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<b>Down South, Out West</b><br><i>Sir Bob Harvey’s son Fraser walks New Zealand’s Karekare<br>Photo by Dana Edmunds</i>
Vol. 17, no. 5
October/November 2014


Raising Moku‘ula 
Story By: Ronald Williams Jr.
Photos By: Sue Hudelson

On a gorgeous Maui day I sit atop the bleachers overlooking what’s been called “the most sacred ballfield in America.” The Lahaina sun is directly overhead, but a breeze from nearby Makila beach cuts the heat: a perfect day for a game, yet there are no players, no cheering fans or anyone else in the stands. The baselines are barely visible under the grass growing over the once-manicured diamond. I’m alone at this ghost field.

This part of Malu‘ulu ‘o Lele park closed in 1999 after it was discovered that the ballfield lay atop one of the most important archeological sites in the Islands. Only a few feet beneath the soil here lies Moku‘ula, the political and spiritual home to some of Hawai‘i’s most venerated rulers of centuries past. Under this nondescript lot is an incredible story of political strife and religious tradition, of royal burials and offerings to the fearsome mo‘o (great reptile) deity, Kihawahine. So significant is Moku‘ula that it has been nominated for designation as a UNESCO World Heritage Site.

That the history of this quiet part of Lahaina has become the talk of the town is an amazing story in itself. Cultural anthropologist P. Christiaan Klieger, who led a survey of the site in the 1990s, called it “an axis mundi of the Hawaiian world,” but it was nearly lost. In 1914 the seventeen-acre inland fishpond called Mokuhinia and its sacred island of Moku‘ula were covered with coral and dirt. As the new government in Hawai‘i rushed to embrace its future as an American territory, the Islands’ native past was quite literally buried. The land was converted for public use, and later generations came to know it simply as Lahaina Park. By the 1980s the site had earned another distinction: In addition to being the unofficial town dump and homeless camp, it was where late-night revelers gathered to polish off cases of beer.

Among those evening imbibers was Anthony “Akoni” Akana. Sitting in the shadows of a field that celebrated America’s pastime, a cold one in hand, Akana had no idea of the role he would come to play in unearthing this remarkable Hawaiian story. Akana grew up on O‘ahu among hula dancers and Hawaiian-language speakers. After attending Kamehameha Schools, he studied with kumu hula (hula teacher) George Naope. A dedicated and passionate student, Akana became a kumu hula himself. When he moved to Maui, he met a group of other kumu and cultural practitioners that included Kano‘eau Delatore, J. Kalani English, Kekoa Yap and Keali‘i Reichel among others. “It was natural for us to find each other,” recalls English, now a state senator. “Maui is a small island, and as cultural practitioners we all knew one another. We’d get together and holoholo [cruise around], chose a certain area to visit and learn about. Spend time with the streams, valleys, everything.” English chuckles when he recalls that gaining ‘ike (knowledge) about Maui became something of a competition among the group. “Akoni was always so driven. He did his research, read the books, but never stopped seeking out more. He made sure to go sit and talk with the ‘ohana [families], the kupuna [elders].”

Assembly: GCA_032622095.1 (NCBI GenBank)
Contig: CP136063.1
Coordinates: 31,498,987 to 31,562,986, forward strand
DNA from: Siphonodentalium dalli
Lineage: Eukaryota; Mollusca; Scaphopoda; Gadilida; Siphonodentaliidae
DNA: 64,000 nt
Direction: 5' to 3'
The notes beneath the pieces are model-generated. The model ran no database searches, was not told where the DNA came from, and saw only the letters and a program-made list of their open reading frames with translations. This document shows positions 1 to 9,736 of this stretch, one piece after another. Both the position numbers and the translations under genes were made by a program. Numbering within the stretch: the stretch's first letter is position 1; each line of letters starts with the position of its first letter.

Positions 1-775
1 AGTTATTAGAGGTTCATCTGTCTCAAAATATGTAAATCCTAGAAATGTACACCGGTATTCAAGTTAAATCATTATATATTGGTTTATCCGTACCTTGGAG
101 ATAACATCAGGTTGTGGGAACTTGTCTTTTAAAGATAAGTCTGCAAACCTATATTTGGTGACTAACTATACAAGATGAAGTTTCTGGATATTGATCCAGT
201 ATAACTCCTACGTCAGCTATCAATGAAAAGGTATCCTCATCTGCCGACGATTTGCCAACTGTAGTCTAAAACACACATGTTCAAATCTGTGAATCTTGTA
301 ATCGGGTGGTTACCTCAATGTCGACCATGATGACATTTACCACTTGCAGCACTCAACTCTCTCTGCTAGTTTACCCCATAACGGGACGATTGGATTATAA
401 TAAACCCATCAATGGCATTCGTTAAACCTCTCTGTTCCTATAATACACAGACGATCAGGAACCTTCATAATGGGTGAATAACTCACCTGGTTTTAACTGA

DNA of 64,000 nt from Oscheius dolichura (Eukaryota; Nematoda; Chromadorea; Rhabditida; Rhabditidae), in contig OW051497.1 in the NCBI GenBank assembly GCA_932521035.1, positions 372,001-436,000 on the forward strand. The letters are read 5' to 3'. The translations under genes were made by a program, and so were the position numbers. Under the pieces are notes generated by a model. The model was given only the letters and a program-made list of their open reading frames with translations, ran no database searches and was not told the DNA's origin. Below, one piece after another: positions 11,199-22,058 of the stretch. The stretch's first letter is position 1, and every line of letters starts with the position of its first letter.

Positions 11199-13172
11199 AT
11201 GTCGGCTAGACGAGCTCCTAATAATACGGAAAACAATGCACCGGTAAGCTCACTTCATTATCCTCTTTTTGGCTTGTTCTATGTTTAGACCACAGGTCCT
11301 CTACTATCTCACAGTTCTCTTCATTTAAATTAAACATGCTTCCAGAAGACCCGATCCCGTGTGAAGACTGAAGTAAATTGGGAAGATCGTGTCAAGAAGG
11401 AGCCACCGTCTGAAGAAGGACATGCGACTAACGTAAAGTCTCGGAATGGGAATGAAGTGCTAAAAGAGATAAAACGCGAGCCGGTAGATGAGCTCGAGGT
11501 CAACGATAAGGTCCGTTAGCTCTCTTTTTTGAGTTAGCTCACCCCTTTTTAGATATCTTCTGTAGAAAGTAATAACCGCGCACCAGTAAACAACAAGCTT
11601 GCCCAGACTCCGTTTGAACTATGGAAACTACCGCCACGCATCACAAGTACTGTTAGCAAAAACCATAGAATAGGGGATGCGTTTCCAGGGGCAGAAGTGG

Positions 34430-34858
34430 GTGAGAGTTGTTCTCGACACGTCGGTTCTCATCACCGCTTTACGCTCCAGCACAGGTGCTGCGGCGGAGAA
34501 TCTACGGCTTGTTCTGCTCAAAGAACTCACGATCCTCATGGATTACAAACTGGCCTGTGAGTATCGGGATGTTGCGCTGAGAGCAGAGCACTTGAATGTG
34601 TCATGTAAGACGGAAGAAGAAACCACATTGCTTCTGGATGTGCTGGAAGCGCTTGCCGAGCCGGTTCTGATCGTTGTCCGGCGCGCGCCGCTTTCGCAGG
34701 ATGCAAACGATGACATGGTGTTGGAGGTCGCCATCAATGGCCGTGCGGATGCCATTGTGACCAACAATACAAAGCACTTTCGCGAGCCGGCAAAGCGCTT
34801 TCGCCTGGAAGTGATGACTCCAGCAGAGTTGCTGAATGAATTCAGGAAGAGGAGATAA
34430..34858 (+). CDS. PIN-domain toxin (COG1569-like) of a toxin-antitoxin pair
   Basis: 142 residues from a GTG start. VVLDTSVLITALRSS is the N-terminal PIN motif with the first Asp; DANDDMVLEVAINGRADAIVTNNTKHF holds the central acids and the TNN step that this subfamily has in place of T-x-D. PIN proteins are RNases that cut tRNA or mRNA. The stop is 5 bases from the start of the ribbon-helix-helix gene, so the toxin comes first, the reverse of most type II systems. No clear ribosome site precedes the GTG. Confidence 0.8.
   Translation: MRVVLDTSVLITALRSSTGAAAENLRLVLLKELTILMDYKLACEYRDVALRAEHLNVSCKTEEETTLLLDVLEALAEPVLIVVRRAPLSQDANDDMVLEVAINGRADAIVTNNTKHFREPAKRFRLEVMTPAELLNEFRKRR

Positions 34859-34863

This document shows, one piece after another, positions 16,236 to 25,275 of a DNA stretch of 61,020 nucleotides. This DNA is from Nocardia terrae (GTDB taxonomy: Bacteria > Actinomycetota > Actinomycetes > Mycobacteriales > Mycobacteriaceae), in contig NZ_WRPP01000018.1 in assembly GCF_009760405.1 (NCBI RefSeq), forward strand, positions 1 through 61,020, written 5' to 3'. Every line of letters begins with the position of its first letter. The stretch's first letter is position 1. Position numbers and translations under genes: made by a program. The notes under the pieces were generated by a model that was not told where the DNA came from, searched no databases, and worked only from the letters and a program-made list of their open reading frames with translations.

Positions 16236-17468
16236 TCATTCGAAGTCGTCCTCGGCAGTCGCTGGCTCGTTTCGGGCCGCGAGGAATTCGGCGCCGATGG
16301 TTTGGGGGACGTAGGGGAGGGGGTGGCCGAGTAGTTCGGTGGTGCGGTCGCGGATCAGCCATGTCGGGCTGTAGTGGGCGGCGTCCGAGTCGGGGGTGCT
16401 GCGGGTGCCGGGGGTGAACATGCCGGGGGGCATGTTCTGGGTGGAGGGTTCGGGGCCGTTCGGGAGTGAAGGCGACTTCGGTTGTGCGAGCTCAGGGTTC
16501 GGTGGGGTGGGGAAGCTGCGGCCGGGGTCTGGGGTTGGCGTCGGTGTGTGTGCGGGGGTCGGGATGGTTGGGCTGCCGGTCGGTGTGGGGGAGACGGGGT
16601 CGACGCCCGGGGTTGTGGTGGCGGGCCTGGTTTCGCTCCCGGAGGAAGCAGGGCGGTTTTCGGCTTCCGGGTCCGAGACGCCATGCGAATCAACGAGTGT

Akana and some of his companions found work at the Ka‘anapali Beach Hotel, a locally owned business consistently named “Hawai‘i’s most Hawaiian hotel.” The company’s training program, Po‘okela, immerses its employees in Hawaiian history and culture—a relatively unique idea when it began thirty years ago. The cultural expert George Hu‘eu Kanahele trained much of the staff. “Uncle George” challenged the employees to do more than just tell stories to hotel guests; he insisted that they find a project and make it their own, that they make a difference.


Akana had heard stories about Lahaina Park, but something more visceral filled his na‘au—his gut—considered the center of intuition and wisdom in Hawaiian culture. He spent time with kupuna and researched the vast archive of nineteenth-century Hawaiian-language newspapers. Slowly the history emerged: Moku‘ula had been the site of the court of Pi‘ilani, the sixteenth-century ruler of Maui. In the 1830s it had been the the personal residence of Mo‘i Kauikeaouli (King Kamehameha III). Numerous canals carried fresh water from upland streams and local springs throughout the area, turning the place known for its “unrelenting sun” (la haina) into a lush, watery garden of fishponds, taro fields and breadfruit groves. The Reverend William Richards, who was in the area in 1823, wrote that it was “far more beautiful than any place we have yet seen on the Islands.”